How to keep your basement from flooding during Hurricane Florence

Just when you thought the region had already seen enough biblical flooding for one summer, a hurricane is scheduled to make landfall later this week.

For many homeowners and renters, the recurring downpours have meant a season of flooded basements.


“It’s been insane,” said Kim Wagner, office manager at Worldwide Basement Waterproofing. The Maryland company offers waterproofing and foundation repairs in the region — but it’s booked through October already. With this summer’s historic rainfall, Wagner says, “This has been one of the busiest seasons in a really, really long time.”

And while current models don’t predict Hurricane Florence will hit Maryland directly, officials warn that the region is still likely to see buckets of rain this week.


Wagner offers these suggestions to people hoping to keep their cellars dry:

» Make sure drains are cleared. If you think a drain is clogged, “Get that sucker snaked out now,” said Wagner, preferably by a professional plumber. She also recommends a tool called the Puddle Sucker.

» If you have a sump pump, make sure it’s working. Sump pumps can become unhooked, similar to the workings of a toilet, Wagner says. Test out the outlets with a hair dryer to make sure they’re active.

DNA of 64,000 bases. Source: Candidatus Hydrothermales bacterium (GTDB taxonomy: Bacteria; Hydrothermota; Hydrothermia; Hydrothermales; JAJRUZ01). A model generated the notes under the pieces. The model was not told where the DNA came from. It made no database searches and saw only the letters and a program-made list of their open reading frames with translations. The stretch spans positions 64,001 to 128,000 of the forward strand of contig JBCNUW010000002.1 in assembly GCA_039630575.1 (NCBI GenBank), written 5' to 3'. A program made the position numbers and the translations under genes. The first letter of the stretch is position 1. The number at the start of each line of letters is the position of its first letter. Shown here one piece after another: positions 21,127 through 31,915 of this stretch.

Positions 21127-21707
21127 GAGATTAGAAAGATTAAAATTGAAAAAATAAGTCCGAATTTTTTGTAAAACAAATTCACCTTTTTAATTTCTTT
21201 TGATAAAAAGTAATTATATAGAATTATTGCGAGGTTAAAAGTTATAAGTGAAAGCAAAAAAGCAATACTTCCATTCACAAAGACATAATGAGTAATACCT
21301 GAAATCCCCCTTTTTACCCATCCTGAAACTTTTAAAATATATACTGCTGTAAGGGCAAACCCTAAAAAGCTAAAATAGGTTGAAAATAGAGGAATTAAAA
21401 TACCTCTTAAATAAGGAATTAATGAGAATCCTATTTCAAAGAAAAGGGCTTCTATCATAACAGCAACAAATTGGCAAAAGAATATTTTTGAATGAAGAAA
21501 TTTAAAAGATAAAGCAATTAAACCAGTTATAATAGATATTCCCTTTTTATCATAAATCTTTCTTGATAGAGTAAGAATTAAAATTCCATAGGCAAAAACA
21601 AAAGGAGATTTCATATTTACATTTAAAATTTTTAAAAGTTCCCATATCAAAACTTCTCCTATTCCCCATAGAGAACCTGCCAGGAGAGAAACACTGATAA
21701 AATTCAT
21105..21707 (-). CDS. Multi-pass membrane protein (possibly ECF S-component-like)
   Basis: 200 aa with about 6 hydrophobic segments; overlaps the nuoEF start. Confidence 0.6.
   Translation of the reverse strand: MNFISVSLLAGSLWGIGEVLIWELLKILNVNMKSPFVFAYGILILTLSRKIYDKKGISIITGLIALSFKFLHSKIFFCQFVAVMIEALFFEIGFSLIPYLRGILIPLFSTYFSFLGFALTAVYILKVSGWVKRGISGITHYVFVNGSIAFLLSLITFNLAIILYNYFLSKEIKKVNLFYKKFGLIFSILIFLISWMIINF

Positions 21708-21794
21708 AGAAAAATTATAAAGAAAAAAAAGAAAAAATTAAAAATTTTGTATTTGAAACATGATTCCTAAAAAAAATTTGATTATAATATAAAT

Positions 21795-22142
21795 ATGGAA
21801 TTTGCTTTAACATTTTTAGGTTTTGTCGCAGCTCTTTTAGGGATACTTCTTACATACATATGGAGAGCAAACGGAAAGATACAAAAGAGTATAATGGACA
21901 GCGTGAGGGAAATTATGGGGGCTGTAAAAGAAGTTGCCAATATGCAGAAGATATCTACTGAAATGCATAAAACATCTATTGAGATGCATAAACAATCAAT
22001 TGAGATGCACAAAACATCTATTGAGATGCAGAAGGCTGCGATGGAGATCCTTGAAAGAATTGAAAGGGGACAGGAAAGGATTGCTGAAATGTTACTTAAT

» Seal windows and door frames.

» Sand bags can be piled anywhere a leak is feared — in front of a basement door, or even around the entire perimeter of your house, Wagner says.

Here’s where area residents can find sand bags:

» Annapolis city residents and business owners can fill up to 10 sandbags at the Truxton Park Pool on Wednesday. Hours are 6 a.m. to 6 p.m. Proof of residency is required.

» Joppa and Edgewood residents can fill up sand bags at Copenhaver Park this week on a first-come, first-served basis. Shovels and bags are not provided.


For residents in the hurricane’s path, the Red Cross advises the following safety measures:

» Build an emergency kit with supplies for about three days, including a gallon of water per person per day, nonperishable food, batteries and copies of important documents.

» Store outside lawn furniture and trash cans to prevent them from being blown away and possibly hurting someone.

» Clean out gutters and protect windows with shutters or even plywood.

» Fill up your car’s gas tank in case an evacuation order is issued. Turn on the news or radio every 30 minutes to check for storm updates and emergency announcements.

» Remember that phone lines often get overloaded in emergency situations. Be prepared to text instead of make phone calls.